Deadly feline virus warning
Pilbara veterinarians are warning cat owners to vaccinate their pets against a highly contagious and deadly virus that has broken out in Sydney for the first time in 40 years and could spread interstate.
An outbreak of feline panleukopaenia virus, also called feline enteritis, in western Sydney this year has killed numerous cats and forced a series of animal facilities to close.
Karratha Veterinary Hospital veterinarian Tim Montgomery said vets were urging Pilbara pet owners not to be complacent and make sure their cat was vaccinated against the virus, as with frequent pet travel and Australia’s large feral cat population, there was “no reason why it couldn’t happen here”.
He said a lot of owners had not vaccinated their cats against the virus because, with such a long time between outbreaks, they believed it was not a threat.
“People are very good with dogs, because everyone is aware that we have a big parvovirus problem here, but I think people get very complacent with cats,” he said.
“They do their kitten vaccinations and then they often lose with track with the cat vaccinations required.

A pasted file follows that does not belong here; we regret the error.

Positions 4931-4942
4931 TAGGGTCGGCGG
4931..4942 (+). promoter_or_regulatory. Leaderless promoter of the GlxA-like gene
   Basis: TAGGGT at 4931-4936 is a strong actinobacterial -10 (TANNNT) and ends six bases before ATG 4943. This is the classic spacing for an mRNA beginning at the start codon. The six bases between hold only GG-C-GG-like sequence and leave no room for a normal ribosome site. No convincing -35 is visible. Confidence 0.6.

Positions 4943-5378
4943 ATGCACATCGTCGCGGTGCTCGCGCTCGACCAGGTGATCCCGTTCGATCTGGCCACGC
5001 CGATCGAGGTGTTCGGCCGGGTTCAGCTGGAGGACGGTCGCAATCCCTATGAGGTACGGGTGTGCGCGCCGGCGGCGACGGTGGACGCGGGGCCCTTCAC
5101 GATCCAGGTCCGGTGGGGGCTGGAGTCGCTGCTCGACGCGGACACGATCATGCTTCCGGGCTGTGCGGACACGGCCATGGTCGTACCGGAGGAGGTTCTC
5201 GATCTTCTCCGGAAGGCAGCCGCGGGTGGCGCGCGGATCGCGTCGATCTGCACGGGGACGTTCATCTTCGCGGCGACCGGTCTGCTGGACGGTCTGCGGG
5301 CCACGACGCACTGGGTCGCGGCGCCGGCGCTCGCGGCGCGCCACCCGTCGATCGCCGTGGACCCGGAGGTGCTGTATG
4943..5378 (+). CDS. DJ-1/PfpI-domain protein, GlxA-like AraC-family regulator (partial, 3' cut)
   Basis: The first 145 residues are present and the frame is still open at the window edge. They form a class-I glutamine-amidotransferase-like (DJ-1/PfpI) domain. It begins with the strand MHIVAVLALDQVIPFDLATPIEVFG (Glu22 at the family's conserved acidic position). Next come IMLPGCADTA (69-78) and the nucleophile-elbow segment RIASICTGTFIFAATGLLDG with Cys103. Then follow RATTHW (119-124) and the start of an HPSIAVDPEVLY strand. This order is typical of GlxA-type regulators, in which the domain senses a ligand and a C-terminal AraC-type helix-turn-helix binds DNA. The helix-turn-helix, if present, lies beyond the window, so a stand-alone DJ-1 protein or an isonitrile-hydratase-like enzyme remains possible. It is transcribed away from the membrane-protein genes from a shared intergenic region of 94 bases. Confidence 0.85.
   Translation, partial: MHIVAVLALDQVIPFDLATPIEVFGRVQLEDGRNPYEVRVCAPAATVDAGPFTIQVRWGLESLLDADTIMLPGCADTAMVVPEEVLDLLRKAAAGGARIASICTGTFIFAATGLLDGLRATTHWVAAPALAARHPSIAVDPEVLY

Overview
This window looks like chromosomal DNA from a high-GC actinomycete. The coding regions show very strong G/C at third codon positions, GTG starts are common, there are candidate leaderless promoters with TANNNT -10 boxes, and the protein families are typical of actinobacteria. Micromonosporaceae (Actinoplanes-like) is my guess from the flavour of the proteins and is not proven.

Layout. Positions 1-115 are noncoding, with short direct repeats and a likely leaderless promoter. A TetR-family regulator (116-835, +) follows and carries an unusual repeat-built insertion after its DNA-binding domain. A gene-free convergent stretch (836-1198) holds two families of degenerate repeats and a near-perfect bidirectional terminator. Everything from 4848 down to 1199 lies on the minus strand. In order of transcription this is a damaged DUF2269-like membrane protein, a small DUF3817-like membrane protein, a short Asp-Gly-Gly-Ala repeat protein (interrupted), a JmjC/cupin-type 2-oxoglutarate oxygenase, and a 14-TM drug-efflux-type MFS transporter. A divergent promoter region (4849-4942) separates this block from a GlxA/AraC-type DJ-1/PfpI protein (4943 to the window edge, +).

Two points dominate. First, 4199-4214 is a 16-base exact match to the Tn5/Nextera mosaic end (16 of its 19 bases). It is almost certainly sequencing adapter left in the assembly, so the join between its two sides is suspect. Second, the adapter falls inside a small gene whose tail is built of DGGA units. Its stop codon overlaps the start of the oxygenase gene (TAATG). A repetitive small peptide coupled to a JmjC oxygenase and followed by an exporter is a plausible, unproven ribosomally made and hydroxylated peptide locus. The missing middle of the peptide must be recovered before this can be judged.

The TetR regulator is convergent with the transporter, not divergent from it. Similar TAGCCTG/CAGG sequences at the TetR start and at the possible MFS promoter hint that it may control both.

“So it’s probably just a good reminder, that cats are at risk of this disease.”
The virus’ main symptoms in cats are lethargy, a loss of appetite, vomiting and diarrhoea.
Dr Montgomery said the sickness was similar to parvovirus in dogs, to the point where it could to infect both animal populations.
“It’s a virus that attacks the cells of the gut and causes them to slough off and die, and as a result, what happens is if it’s untreated animals will bleed into their gut and dehydrate and not be able to absorb water through their gut and they pass away,” he said.
“It’s very similar to parvovirus in dogs, and in fact cats with panleukopaenia can give parvovirus to dogs.”
“So if we had a problem with panleukopaenia, and we already have a big canine parvovirus problem, we would expect it to infect a lot of dogs and puppies with parvovirus.”
Cat owners can protect their pets from the virus by making sure they are up to date with annual vaccinations, or by sending a pet blood sample to the vet for antibody analysis.
Pilbara vets are urging owners to make sure their cats are up to date with vaccinations.